Blurry Barcodes Delay Oregon Congressional District Race Results

Blurry Barcodes Delay Oregon Congressional District Race Results
Rep. Kurt Schrader (D-Ore.) questions witnesses during a hearing of the House Committee on Energy and Commerce on Capitol Hill in Washington on June 23, 2020. (Sarah Silbiger/Pool via Getty Images)
Naveen Athrappully

A ballot printing error in Clackamas County, the third-most-populous county in Oregon, is delaying results of a key congressional primary race in the state.

Thousands of ballots with blurry barcodes have stalled vote counting in the primary for Oregon’s 5th Congressional District, where seven-term incumbent Democratic Rep. Kurt Schrader is facing a stiff challenge from progressive candidate Jamie McLeod-Skinner.

As of May 18, Schrader was trailing in the vote count in a neck-and-neck race.

Of the 95,000 ballots that were returned by May 18, about 60 percent were rejected by the scanning machines, Clackamas County elections clerk Sherry Hall told The Associated Press.

On the night of the May 17 primary, the county had reported the results from just 10,356 ballots. Hall said she expects the tally to be completed by June 13, the last day to certify election results according to Oregon law.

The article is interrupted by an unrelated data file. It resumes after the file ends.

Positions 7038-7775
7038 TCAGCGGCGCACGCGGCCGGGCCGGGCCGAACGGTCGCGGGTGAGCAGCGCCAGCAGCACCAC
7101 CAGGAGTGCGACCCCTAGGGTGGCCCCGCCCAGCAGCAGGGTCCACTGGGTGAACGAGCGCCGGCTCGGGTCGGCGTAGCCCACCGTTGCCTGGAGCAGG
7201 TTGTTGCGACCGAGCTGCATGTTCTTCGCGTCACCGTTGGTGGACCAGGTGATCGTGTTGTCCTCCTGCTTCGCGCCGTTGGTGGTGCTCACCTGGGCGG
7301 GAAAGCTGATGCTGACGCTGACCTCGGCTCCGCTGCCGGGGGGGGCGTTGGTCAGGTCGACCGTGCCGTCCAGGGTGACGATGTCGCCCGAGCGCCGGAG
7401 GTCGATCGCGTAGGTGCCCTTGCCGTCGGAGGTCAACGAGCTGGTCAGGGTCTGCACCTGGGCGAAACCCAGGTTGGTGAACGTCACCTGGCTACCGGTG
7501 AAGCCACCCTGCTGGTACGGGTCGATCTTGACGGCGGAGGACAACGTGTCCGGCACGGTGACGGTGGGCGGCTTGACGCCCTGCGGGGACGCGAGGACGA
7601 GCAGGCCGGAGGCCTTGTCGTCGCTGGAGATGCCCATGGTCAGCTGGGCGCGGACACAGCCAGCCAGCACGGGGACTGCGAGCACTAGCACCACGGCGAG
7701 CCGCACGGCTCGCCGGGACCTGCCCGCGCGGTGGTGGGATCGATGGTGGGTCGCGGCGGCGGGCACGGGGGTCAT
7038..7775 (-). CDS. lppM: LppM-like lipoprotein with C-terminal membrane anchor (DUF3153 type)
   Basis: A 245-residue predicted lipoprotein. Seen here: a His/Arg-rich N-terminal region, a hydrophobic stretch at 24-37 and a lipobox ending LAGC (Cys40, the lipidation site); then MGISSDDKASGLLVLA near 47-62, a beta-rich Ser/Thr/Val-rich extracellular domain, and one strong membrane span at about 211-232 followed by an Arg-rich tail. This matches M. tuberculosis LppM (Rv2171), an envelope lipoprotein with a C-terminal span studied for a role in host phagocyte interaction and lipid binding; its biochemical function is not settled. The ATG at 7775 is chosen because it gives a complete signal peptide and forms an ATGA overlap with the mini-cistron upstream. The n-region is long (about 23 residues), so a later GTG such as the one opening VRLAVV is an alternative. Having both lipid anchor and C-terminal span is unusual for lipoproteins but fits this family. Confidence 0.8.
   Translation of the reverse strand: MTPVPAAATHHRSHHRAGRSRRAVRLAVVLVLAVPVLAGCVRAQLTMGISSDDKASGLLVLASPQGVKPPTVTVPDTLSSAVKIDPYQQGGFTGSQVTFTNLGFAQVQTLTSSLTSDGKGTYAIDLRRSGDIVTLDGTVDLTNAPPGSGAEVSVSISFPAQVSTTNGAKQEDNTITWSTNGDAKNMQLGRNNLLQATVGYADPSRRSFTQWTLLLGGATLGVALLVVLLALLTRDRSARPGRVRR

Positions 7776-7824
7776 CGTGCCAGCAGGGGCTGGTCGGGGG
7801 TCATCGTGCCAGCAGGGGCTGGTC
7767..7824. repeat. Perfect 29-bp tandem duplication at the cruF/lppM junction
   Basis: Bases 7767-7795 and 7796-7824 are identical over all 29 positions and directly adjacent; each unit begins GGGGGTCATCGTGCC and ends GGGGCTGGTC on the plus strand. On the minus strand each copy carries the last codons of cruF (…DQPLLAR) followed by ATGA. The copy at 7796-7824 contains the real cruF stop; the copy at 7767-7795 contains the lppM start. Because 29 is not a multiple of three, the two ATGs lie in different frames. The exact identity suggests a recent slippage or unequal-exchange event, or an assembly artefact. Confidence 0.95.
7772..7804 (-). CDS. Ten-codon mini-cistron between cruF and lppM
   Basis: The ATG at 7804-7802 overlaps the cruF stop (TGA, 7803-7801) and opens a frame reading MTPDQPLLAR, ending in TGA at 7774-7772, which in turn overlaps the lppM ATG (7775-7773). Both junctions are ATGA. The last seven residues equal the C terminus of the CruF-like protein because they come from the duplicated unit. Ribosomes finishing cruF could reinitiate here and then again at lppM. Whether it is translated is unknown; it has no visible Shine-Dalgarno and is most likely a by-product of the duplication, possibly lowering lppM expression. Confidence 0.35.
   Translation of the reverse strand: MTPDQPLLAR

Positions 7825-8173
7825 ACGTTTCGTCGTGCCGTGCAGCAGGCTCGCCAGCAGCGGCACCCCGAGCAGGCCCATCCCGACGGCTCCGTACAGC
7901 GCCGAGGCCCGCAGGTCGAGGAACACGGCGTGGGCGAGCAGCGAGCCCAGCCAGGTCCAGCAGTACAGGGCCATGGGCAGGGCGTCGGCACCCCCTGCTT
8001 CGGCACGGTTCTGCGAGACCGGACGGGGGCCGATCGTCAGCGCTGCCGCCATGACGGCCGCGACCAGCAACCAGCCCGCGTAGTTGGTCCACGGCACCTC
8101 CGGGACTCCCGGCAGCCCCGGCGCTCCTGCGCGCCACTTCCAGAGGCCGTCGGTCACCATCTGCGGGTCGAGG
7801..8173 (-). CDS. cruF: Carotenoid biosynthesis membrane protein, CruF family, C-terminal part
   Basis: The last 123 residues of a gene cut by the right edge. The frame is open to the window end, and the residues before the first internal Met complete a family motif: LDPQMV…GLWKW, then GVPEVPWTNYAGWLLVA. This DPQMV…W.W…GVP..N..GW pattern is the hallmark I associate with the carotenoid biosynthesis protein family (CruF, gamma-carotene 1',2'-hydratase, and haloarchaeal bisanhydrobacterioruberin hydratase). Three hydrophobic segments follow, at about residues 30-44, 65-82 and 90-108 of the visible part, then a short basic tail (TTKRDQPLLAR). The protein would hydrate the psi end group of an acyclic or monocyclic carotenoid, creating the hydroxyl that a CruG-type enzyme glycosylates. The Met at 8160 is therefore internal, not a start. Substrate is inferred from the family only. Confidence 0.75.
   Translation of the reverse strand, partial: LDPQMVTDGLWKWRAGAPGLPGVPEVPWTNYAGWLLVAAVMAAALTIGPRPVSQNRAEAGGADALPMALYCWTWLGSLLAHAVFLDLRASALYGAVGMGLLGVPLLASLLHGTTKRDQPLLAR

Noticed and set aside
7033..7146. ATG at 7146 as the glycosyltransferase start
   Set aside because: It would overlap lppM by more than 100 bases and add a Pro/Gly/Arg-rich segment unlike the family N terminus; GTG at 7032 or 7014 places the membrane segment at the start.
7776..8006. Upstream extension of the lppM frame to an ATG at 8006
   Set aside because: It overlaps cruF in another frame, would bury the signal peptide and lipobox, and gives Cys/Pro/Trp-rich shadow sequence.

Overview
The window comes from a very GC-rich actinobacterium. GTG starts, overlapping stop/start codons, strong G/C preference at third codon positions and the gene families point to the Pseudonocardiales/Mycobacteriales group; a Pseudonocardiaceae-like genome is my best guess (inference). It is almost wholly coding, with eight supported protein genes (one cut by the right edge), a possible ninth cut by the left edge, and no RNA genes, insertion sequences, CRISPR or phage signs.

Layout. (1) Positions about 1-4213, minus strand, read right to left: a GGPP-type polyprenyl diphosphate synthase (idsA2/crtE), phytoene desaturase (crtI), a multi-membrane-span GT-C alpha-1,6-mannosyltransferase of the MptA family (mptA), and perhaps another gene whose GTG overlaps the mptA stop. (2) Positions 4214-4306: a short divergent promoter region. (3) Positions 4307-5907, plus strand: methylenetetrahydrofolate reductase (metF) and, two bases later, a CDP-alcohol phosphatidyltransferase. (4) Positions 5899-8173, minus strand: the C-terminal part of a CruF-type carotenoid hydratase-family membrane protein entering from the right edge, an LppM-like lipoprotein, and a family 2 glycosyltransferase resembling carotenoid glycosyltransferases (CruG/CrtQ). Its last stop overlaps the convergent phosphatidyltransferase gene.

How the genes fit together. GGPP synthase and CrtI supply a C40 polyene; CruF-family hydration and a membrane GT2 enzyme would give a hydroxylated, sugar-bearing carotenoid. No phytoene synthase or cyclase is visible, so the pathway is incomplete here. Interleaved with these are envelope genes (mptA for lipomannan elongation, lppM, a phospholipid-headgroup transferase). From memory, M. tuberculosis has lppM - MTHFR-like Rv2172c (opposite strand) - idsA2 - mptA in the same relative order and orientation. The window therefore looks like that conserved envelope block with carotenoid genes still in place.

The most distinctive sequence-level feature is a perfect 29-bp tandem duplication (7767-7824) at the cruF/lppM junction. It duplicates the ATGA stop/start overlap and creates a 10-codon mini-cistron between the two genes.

Oregon Secretary of State Shemia Fagan said that she is “deeply concerned” about the delay in reporting results.

“While I am confident that the process they are following is secure, transparent, and the results will be accurate, the county’s reporting delays tonight are unacceptable. Voters have done their jobs, and now it’s time for Clackamas County Elections to do theirs,” Fagan said in a statement posted to Twitter on May 18.

In recent days, Fagan’s office, along with officials from other Oregon counties, have offered to send extra personnel to Clackamas County to help with timely reporting of the results, she added. They are awaiting a response from Clackamas officials as to what help they could provide to speed up the processing.

Fagan said that she was disappointed in the perceived lack of urgency from Clackamas County.

Election officials discovered the printing error on May 3, but by that time it was too late to print fresh ballots, Hall said.

Starting May 19, about 200 Clackamas County employees will be reassigned for ballot duplication duties in two shifts, county Chairwoman Tootie Smith said during a news conference. The county had offered to provide extra staff to the elections department in early May when the ballot error issue came to light, but Smith said Hall refused the offer.

Hall, on the other hand, disputed the claim that she had not accepted help. The elections clerk pointed out that she cannot force temporary election workers to work on weekends.

“We’ve never had this happen before. We’ve never had to duplicate two-thirds of our ballots and it’s huge,” she said. “We’ve all just had a lot to do and we haven’t had time to sit down and figure (it) out, but we had time to do that today.”

Oregon is one of the five states that held primary elections on May 17, along with North Carolina, Idaho, Pennsylvania, and Kentucky.

The Associated Press contributed to this report.